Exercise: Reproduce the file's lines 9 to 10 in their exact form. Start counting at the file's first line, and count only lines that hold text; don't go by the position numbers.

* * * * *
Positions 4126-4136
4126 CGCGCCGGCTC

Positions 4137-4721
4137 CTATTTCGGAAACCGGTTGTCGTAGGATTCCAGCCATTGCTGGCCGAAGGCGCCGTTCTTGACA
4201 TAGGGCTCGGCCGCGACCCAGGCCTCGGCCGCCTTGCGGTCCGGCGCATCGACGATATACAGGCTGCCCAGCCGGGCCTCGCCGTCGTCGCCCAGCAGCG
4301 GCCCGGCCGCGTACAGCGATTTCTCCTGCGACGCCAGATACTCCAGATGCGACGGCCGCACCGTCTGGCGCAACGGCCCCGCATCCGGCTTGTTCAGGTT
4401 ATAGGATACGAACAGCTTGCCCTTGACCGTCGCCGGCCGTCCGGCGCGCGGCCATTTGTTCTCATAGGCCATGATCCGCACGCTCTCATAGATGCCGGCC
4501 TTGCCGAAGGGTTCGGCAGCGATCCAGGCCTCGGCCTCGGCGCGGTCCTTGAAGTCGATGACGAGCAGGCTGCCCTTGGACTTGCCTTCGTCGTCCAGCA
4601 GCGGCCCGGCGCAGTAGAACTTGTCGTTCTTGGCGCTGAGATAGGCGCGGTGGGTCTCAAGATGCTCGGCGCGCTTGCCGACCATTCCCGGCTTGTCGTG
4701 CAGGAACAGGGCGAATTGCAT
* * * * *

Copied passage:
4601 GCGGCCCGGCGCAGTAGAACTTGTCGTTCTTGGCGCTGAGATAGGCGCGGTGGGTCTCAAGATGCTCGGCGCGCTTGCCGACCATTCCCGGCTTGTCGTG
4701 CAGGAACAGGGCGAATTGCAT